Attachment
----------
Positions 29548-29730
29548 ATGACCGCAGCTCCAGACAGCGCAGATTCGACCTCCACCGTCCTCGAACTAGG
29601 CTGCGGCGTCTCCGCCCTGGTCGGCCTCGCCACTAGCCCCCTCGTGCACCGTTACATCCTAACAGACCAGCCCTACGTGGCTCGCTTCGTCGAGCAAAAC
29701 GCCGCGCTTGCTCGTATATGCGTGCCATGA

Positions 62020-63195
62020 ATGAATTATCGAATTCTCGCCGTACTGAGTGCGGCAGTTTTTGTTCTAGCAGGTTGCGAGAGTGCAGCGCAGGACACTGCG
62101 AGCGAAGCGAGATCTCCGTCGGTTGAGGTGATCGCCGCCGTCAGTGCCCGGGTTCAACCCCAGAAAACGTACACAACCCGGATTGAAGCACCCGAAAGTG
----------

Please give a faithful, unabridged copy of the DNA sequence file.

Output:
Positions 29548-29730
29548 ATGACCGCAGCTCCAGACAGCGCAGATTCGACCTCCACCGTCCTCGAACTAGG
29601 CTGCGGCGTCTCCGCCCTGGTCGGCCTCGCCACTAGCCCCCTCGTGCACCGTTACATCCTAACAGACCAGCCCTACGTGGCTCGCTTCGTCGAGCAAAAC
29701 GCCGCGCTTGCTCGTATATGCGTGCCATGA

Positions 62020-63195
62020 ATGAATTATCGAATTCTCGCCGTACTGAGTGCGGCAGTTTTTGTTCTAGCAGGTTGCGAGAGTGCAGCGCAGGACACTGCG
62101 AGCGAAGCGAGATCTCCGTCGGTTGAGGTGATCGCCGCCGTCAGTGCCCGGGTTCAACCCCAGAAAACGTACACAACCCGGATTGAAGCACCCGAAAGTG